The defendant shall file with the court and serve on the plaintiff a duly accomplished and verified Response with a non-extendible period of ten (10) days from receipt of summons.

How to make a Response?

A Response form (Form 3-SCC) will be served to the defendant. The defendant will simply fill up the form. The Response shall be accompanied by certified photocopies of documents, as well as affidavits of witnesses and other evidence in support thereof.

What is the effect of failure to file a Response?

Should the defendant fail to file his Response within the required period, and likewise fail to appear at the date set for hearing the court shall render judgment on the same day, as may be warranted by the facts.

Should the defendant fail to file his response within the required period but appears at the date set for hearing, the court shall ascertain what defense he has to offer and proceed to hear, mediate or adjudicate the case on the same day, as may be warranted by the facts.

Is a representative allowed in Small Claims Cases?

Appearance through a representative is allowed but must be for a valid cause. The representative of an individual-party must not be a lawyer, and must be related to or next-of-kin of the individual party. Juridical entities shall not be represented by a lawyer in any capacity.

The representative must be authorized under a special power of attorney to enter into an amicable settlement of the dispute and to enter into stipulations or admissions of facts and of documentary exhibits.

What is the effect of non-appearance of parties?

Failure of the plaintiff to appear shall be cause for the dismissal of the claim without prejudice. The defendant who appears shall be entitled to judgment on a permissive counterclaim.

Failure of the defendant to appear shall have the same effect as failure to file a Response. This shall not apply where one or two or more defendant who are sued under a common cause of action and have pleaded a common defense appears at the hearing.

Failure of both parties to appear shall cause the dismissal with prejudice of both the claim and counterclaim.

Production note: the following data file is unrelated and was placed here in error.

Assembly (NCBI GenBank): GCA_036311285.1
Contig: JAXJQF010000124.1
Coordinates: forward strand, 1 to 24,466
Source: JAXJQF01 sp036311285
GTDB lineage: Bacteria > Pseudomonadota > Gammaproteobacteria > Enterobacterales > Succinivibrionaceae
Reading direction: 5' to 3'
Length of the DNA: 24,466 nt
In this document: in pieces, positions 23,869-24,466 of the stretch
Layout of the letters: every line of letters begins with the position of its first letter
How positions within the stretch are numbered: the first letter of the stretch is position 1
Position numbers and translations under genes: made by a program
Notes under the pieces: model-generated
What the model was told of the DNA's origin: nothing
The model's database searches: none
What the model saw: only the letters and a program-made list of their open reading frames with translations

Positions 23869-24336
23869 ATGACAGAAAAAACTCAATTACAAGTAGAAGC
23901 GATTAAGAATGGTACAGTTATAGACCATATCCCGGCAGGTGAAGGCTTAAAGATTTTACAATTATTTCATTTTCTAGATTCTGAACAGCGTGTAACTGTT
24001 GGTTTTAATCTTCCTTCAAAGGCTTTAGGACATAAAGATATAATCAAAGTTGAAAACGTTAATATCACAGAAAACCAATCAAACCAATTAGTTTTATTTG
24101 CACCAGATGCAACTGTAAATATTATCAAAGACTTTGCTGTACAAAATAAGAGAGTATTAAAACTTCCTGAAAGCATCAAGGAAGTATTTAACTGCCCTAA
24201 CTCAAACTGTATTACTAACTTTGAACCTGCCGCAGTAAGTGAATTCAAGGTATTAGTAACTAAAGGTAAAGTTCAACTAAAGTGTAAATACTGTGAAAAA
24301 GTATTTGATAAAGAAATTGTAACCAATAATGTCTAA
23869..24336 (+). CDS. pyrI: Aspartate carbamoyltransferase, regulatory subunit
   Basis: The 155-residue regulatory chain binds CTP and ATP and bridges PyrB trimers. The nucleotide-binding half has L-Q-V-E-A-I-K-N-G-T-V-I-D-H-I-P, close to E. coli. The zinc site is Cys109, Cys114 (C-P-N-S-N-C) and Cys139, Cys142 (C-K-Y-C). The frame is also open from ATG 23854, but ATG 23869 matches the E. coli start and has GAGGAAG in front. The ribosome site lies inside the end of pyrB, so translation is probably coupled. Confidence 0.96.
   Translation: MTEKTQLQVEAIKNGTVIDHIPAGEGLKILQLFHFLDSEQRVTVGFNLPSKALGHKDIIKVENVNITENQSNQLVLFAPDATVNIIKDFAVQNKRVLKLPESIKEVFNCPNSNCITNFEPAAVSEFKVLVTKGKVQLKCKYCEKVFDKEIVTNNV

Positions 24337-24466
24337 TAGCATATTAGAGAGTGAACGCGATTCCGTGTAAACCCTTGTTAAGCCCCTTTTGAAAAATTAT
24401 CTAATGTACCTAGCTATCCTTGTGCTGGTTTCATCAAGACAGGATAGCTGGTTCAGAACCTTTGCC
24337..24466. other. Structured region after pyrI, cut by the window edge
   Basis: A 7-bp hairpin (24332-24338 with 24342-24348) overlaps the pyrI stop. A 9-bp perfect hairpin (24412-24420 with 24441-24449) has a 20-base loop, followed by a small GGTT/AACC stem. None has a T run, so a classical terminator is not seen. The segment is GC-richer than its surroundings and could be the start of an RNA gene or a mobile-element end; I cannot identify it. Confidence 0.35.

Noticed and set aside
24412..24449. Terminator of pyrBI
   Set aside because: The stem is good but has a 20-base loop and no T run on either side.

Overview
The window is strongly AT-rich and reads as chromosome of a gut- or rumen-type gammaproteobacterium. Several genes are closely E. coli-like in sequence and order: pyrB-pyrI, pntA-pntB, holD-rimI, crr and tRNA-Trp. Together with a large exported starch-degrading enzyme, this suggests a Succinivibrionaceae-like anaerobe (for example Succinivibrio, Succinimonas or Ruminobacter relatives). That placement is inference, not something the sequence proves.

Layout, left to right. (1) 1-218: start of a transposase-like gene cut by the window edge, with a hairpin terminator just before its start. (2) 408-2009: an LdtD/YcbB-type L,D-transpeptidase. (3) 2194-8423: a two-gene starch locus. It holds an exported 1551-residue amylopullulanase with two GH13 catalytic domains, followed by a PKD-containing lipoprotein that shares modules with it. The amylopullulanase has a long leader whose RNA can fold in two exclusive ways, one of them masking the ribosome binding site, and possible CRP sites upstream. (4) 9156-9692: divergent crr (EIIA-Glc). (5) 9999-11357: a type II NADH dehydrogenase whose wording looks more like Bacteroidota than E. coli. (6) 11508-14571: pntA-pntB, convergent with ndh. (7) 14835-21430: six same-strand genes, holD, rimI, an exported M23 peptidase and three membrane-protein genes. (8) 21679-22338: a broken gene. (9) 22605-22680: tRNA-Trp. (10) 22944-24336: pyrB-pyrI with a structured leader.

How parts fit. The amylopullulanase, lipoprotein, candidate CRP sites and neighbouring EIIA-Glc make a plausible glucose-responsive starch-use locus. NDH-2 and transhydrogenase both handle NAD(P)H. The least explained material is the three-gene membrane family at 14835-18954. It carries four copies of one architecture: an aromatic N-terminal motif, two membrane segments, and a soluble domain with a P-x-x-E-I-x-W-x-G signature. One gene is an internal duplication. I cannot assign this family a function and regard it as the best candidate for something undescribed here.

Is postponement allowed in Small Claims Cases?

A request for postponement of a hearing may be granted only upon proof of the physical inability of the party to appear before the court on the scheduled date and time. A party may avail of only one (1) postponement.

What will happen during the hearing of Small Claims Cases?

At the hearing, the judge shall exert efforts to bring the parties to an amicable settlement of their dispute. Any settlement or resolution of the dispute shall be reduced into writing, signed by the parties and submitted to the court for approval.

What will happen if there is no settlement?

If efforts at settlement fail, the hearing shall proceed in an informal and expeditious manner and be terminated within one (1) day.

When will Decision be issued in Small Claims Cases?

After the hearing, the court shall render its decision on the same day, based on the facts established by the evidence. The decision shall immediately be entered by Clerk of Court in the court docket for civil cases and a copy thereof forthwith served on the parties.

The decision shall be final and unappealable.

How to execute Small Claims Cases?

If the decision is rendered in favor of the plaintiff, execution shall issue upon a motion.

Finally, under the Rule of Procedure for Small Claims Cases, the Clerk of Court or other court personnel shall provide such assistance as may be requested by a plaintiff or a defendant regarding the availability of forms and other information about the coverage, requirements as well as procedure for small claims cases.